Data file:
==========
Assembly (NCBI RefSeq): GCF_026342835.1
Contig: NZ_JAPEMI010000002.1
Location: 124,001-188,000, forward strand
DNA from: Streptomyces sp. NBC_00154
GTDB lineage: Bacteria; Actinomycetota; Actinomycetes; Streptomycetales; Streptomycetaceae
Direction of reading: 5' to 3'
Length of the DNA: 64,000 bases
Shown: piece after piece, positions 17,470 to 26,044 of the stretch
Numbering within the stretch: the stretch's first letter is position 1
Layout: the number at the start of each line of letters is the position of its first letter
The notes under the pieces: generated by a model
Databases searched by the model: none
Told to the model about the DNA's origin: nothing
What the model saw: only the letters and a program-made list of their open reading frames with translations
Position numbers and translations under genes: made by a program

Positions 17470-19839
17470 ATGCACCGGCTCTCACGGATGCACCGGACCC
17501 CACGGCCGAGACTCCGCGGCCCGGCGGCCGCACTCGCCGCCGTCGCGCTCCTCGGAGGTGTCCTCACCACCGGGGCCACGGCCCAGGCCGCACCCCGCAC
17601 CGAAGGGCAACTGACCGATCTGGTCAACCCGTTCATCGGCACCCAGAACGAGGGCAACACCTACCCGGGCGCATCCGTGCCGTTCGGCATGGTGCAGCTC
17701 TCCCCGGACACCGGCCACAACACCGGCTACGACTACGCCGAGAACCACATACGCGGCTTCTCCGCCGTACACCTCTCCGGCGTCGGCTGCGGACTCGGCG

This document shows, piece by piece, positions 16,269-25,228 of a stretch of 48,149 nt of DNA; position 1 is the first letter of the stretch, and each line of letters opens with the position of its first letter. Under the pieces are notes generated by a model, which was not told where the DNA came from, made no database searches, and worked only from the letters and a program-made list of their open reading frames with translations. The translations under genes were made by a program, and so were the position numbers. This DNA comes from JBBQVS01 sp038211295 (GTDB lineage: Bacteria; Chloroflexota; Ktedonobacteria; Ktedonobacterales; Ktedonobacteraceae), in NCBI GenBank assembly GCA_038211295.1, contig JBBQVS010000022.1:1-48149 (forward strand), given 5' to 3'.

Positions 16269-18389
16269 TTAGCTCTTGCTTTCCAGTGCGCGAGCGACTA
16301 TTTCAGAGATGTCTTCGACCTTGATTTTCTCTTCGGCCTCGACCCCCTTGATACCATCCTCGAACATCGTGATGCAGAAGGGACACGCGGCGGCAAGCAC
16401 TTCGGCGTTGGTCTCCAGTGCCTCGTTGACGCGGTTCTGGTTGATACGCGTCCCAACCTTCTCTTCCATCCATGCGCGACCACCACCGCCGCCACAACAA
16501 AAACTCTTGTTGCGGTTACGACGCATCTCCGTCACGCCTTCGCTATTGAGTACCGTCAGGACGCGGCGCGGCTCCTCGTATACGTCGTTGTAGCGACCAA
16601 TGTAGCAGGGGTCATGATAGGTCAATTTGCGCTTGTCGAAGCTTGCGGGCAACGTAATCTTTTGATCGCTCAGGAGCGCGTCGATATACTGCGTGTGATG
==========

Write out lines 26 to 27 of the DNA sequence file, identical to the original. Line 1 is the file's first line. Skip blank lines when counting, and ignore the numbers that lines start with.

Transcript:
16501 AAACTCTTGTTGCGGTTACGACGCATCTCCGTCACGCCTTCGCTATTGAGTACCGTCAGGACGCGGCGCGGCTCCTCGTATACGTCGTTGTAGCGACCAA
16601 TGTAGCAGGGGTCATGATAGGTCAATTTGCGCTTGTCGAAGCTTGCGGGCAACGTAATCTTTTGATCGCTCAGGAGCGCGTCGATATACTGCGTGTGATG